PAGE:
Wednesday, April 25, 2007

Don't Let the Door Hit You...

This should come as no surprise.

Rosie O'Donnell Is Set to Announce Today Her Departure From 'The View'

What is equally unsurprising--and utterly predictable--is ABC's attempt to couch her departure in more generous terms. According to the network, Ms. O'Donnell's decided to leave the show after failing to agree on a new contract. Nod, nod, wink, wink.

As many of you know, I once worked in the salt mines of broadcasting, and have a number of friends who still labor there. Collectively, we know a little something about the business, performer contracts, and the p.r. "spin" that's often used to mask a bad situation. And spin is exactly what we're seeing from ABC and Rosie.

And make no mistake: O'Donnell's tenure on 'The View" has been a public relations nightmare. Ms. O'Donnell has used the show as a platform to spout anti-American garbage, including her rant that 9-11 was an "inside job." Lorie Byrd at Wizbang had the stomach to assemble a catalogue of Ms. O'Donnell's greatest hits. Hold your nose and be amazed at some of her "observations."

O'Donnell's radioactive reputation was one reason that ABC signed her for only one year on "The View." Even by broadcast standards, that's a remarkably short contract. Broadcast talent is like any other valued commodity; stations and networks want to sign proven (and popular) performers to long-term deals, or at least a short-term contract with the option to renew and extend.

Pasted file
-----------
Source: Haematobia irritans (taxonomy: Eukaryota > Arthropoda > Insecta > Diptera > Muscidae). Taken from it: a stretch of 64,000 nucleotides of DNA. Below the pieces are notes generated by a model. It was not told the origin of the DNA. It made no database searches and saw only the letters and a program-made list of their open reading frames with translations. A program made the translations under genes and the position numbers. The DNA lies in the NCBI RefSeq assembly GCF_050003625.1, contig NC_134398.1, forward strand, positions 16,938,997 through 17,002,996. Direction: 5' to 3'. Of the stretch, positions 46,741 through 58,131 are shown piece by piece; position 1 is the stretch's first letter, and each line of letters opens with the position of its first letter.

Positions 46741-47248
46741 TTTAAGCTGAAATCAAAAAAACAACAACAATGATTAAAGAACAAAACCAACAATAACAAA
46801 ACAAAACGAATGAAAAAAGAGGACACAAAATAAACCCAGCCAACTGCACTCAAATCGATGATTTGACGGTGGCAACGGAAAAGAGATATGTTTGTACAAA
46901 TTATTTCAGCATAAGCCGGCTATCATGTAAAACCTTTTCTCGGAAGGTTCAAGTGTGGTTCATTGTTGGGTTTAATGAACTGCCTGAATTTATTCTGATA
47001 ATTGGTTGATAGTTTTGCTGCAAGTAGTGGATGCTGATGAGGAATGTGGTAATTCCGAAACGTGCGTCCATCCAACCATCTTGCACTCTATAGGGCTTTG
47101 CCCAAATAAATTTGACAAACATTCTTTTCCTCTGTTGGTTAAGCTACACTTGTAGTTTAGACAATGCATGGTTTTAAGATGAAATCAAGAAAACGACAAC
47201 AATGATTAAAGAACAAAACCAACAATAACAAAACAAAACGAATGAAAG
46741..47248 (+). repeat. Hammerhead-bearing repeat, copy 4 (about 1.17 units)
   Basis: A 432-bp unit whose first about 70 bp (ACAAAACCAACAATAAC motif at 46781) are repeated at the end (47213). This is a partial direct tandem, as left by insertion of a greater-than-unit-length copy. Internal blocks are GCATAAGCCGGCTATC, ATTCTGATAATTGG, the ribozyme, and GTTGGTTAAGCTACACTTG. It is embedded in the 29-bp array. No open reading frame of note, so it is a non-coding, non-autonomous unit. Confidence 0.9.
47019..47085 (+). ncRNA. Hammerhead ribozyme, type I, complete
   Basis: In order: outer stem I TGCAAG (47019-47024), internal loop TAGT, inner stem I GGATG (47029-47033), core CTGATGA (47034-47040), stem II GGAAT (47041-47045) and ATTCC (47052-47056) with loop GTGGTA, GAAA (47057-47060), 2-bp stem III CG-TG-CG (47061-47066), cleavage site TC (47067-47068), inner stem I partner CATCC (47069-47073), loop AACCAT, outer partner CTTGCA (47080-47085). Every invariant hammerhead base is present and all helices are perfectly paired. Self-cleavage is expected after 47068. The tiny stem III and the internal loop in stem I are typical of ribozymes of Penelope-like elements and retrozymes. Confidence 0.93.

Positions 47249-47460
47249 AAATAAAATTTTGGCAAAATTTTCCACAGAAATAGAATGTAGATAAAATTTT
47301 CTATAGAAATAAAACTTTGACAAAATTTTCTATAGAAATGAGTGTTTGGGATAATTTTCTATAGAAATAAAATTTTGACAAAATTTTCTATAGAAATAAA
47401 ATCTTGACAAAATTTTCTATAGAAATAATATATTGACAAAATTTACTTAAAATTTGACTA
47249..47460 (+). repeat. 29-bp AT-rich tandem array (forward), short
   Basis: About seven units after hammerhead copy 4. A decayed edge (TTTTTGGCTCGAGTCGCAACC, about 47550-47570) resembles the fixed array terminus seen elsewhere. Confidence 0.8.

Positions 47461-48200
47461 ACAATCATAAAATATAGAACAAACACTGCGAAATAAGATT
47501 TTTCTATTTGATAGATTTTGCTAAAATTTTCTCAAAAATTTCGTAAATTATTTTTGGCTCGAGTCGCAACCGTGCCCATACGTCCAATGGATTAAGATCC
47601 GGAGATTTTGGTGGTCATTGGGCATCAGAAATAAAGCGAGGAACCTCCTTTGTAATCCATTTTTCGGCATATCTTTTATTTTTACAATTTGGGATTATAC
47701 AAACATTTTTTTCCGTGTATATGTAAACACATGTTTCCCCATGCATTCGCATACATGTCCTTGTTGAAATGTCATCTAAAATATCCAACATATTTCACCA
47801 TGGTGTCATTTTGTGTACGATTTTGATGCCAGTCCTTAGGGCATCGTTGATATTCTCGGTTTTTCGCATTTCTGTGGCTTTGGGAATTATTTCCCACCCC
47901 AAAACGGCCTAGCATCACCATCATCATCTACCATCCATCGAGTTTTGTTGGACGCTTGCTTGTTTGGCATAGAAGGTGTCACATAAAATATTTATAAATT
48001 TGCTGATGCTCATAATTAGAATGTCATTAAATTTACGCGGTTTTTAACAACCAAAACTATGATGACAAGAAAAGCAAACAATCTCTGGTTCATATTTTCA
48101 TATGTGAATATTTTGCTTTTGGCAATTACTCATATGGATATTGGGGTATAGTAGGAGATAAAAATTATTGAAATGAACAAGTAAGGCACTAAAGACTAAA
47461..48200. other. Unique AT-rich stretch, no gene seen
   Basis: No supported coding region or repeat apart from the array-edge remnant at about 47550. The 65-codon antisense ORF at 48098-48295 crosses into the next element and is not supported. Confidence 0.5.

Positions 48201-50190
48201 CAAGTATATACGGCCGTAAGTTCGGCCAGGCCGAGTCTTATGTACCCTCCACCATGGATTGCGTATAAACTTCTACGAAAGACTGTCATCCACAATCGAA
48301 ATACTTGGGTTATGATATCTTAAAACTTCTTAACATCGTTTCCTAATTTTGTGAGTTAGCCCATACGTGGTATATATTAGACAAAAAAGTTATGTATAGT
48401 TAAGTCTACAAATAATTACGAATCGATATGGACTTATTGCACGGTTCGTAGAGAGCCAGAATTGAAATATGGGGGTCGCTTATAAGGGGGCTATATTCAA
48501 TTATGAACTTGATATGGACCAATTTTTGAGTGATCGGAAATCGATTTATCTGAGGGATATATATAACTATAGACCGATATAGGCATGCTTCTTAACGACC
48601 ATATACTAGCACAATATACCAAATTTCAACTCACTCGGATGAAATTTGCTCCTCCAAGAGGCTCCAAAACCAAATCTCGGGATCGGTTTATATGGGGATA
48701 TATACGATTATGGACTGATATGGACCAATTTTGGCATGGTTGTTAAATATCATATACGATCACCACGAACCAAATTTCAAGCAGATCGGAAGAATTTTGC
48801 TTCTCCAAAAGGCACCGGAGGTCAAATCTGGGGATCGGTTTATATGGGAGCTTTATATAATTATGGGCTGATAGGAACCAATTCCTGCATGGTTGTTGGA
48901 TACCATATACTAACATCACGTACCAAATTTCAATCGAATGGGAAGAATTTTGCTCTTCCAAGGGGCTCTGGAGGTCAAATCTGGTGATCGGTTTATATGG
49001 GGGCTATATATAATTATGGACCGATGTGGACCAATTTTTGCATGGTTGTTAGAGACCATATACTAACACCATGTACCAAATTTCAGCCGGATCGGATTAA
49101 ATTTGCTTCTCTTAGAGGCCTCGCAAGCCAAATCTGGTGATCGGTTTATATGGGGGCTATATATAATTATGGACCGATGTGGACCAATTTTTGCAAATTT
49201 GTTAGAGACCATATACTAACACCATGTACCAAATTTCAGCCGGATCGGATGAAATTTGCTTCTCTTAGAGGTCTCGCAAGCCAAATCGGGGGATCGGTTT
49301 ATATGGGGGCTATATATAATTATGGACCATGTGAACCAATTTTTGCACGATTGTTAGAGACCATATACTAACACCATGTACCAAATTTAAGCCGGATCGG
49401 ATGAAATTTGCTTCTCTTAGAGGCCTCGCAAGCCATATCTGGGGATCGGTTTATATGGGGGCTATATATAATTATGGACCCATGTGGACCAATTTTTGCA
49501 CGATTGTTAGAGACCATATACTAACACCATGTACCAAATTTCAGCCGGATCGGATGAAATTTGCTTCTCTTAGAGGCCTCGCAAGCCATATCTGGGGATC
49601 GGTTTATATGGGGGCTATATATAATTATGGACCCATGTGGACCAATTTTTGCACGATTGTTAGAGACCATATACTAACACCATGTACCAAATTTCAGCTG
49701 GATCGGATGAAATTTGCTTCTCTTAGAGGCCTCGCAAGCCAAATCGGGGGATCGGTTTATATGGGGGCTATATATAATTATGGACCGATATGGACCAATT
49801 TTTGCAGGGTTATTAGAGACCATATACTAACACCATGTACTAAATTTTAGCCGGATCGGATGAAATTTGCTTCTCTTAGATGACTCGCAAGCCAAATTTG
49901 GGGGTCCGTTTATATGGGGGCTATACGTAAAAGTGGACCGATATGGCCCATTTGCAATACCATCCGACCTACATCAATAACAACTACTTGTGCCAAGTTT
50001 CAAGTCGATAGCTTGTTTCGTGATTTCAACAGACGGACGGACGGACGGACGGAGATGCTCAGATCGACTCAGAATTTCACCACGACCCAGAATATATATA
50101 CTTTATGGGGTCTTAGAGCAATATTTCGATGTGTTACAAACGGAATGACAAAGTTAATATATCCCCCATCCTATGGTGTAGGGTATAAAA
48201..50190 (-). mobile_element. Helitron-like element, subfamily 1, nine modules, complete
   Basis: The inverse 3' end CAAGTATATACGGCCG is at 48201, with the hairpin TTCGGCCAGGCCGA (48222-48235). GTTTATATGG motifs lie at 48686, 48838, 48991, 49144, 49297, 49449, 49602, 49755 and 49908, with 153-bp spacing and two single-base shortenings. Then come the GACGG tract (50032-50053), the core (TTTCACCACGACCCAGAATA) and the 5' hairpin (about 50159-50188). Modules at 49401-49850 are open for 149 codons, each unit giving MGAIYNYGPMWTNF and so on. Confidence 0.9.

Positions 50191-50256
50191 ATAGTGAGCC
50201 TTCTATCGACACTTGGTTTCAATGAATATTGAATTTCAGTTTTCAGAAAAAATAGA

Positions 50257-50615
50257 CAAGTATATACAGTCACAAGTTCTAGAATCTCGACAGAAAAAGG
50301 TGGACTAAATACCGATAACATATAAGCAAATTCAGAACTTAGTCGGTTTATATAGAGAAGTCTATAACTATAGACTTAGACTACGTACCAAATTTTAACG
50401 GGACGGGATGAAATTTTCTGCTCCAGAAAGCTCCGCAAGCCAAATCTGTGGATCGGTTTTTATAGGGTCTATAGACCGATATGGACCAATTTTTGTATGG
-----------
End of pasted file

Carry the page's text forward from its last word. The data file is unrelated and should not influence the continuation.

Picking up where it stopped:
I have no doubt that O'Donnell and ABC bickered over money. But the (apparent) decision to end negotiations two months before her final appearance underscores the network's desire to get rid of O'Donnell. Like other media companies, ABC is quite willing to extend contract negotiations (when necessary) to secure the services of broadcast talent. In 2004, ABC's radio division continued contract talks with its morning team on Chicago's WLS-AM (Don Wade and Roma) after their agreement expired, and they had to leave the air. Eventually, the pair signed a new deal and returned to their morning slot with a multi-million dollar contract.

Obviously, local radio hosts--even in a large market like Chicago--aren't in the same league as a network TV star. But Mr. Wade and his wife had a strong track record in the Windy City, and they've never caused the headaches that ABC has suffered with Ms. O'Donnell. That's a big reason that Don Wade and Roma are still on the air, and Rosie O'Donnell is looking for a new job.

Sadly, Ms. O'Donnell will almost certainly land a gig somewhere. ABC claims that ratings for "The View" jumped 15% during her tenure, and in this era of fractured TV audiences, that spike will probably persuade another network (or production company) to take a chance on her. But the reported increase in viewers was far overshadowed by her inane rants, generating controversy that the network clearly loathed. And, behind the scenes, I'm guessing that some of the show's advertisers were getting a little restless, too. Don Imus' fate was sealed when sponsors started abandoning his program. I can't believe that major corporations were enthralled at the prospect of underwriting Ms. O'Donnell's, continued on-air tirades.

The "contract dispute" may have been very real, but it also gave ABC an excuse to show Ms. O'Donnell the door. All those flowery comments from Rosie and the network are nothing more than an effort to paper over a broadcast "marriage" that was doomed from the start.

1 comment:

Deb said...

Well, color me surprised.